Wednesday, 25 May 2011

Libya: Failure to take Misrata has damaged the regime

The current lull in the war is not a harbinger of peace. On the contrary, the stalemate over Misrata has greatly damaged the regime where, despite overwhelming advantages, they have failed, so far, to take the city. Other minor fronts are still active, notably Zintan where Colonel Mu'ammar Qadhafi's forces still prevail.

Unrest still pervades Misrata as the opposition seek to drive back the regime troops in the Zliten and Khoms region which are regarded, for defensive purposes, as the outliers of Tripoli. The overall chances of peace are slim and both sides are licking their wounds and preparing for the next round of fighting.

The disruption of civil life extends well into Tripolitania where shortages, particularly of fuel, are causing major stress in the population. The run-down of the efficiency of other aspects of the economy from foodstuffs to banking are apparent. Libyan operations are difficult for foreign personnel and, no doubt, unprofitable.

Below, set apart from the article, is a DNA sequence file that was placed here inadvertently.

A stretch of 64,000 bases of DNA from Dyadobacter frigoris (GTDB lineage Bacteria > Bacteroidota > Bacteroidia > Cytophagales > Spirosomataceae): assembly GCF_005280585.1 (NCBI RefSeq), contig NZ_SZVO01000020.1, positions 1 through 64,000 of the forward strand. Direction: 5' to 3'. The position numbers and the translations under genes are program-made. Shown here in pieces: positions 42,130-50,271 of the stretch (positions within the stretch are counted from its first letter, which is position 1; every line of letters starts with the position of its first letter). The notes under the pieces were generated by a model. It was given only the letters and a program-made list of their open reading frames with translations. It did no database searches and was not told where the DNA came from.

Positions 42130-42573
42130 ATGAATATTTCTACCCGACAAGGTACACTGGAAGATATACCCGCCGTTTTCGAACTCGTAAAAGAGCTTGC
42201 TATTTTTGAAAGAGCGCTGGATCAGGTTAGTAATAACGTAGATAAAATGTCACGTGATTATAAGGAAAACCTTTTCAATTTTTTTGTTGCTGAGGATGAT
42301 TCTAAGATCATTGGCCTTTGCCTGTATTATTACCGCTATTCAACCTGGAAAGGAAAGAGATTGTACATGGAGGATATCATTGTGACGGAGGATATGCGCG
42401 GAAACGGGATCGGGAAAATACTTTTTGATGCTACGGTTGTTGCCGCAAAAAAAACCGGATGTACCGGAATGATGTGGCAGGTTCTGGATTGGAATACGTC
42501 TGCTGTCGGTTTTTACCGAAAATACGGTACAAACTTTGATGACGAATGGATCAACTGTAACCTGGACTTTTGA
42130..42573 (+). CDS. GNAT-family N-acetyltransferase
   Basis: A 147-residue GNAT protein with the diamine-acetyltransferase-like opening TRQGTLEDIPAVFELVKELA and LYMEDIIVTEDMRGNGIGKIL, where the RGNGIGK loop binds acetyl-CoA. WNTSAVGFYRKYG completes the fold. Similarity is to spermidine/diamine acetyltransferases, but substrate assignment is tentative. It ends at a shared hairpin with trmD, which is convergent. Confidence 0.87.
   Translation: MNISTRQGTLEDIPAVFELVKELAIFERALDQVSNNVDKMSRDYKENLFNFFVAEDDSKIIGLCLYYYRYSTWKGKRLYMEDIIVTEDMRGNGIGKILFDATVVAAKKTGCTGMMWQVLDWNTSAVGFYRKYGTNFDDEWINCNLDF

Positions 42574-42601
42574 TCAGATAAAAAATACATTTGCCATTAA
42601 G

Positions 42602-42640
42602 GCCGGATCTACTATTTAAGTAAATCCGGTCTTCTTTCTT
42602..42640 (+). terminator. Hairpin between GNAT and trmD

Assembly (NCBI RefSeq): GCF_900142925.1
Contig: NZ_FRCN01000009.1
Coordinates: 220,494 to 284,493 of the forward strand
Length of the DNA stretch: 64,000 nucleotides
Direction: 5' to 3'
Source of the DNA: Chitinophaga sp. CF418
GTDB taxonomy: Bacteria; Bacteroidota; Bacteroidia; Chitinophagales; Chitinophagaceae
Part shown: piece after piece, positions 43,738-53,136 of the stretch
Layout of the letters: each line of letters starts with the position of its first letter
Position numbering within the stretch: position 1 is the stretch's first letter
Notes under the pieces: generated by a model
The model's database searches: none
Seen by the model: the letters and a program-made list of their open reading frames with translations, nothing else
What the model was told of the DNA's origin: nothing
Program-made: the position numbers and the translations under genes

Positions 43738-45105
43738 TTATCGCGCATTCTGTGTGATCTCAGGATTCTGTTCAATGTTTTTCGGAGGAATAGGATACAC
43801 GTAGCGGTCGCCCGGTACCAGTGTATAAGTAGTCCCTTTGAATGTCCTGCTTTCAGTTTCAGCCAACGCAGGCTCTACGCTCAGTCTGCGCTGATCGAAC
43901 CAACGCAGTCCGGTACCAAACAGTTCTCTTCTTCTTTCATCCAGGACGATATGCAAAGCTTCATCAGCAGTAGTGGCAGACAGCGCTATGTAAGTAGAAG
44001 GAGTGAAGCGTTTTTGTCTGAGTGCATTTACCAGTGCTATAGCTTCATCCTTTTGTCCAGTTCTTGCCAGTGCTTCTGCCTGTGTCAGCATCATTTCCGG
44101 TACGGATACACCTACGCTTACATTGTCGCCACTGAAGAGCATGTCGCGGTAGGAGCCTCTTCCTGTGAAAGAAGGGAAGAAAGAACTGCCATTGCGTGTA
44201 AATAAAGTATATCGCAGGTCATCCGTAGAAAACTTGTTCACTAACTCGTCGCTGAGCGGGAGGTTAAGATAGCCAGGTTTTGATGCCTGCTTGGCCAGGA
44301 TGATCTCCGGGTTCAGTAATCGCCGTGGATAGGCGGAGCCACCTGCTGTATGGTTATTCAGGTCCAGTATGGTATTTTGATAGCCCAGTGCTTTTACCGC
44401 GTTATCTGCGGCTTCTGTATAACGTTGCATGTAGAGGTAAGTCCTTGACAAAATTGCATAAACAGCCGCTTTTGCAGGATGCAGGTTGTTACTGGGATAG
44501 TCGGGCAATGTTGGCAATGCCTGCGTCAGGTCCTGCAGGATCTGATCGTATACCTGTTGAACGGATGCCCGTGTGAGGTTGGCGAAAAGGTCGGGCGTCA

Security for inland sites has not been established and there is little or no security for foreigners travelling in any proximity to the militarised areas even if they have security support. The southern borderlands around Zintan are the scene of severe fighting and should be avoided at all costs.

The immediate future looks very poor for foreign stakeholders in both contracting and machinery supply. In part, this is the result of the UN sanctions and but also because the import system is being bypassed by the government in favour of ad hoc purchases from suppliers who will attempt to import goods without validation.

For more news and expert analysis about Libya, please see Libya Focus and Libya Politics & Security.

© 2011 Menas Associates

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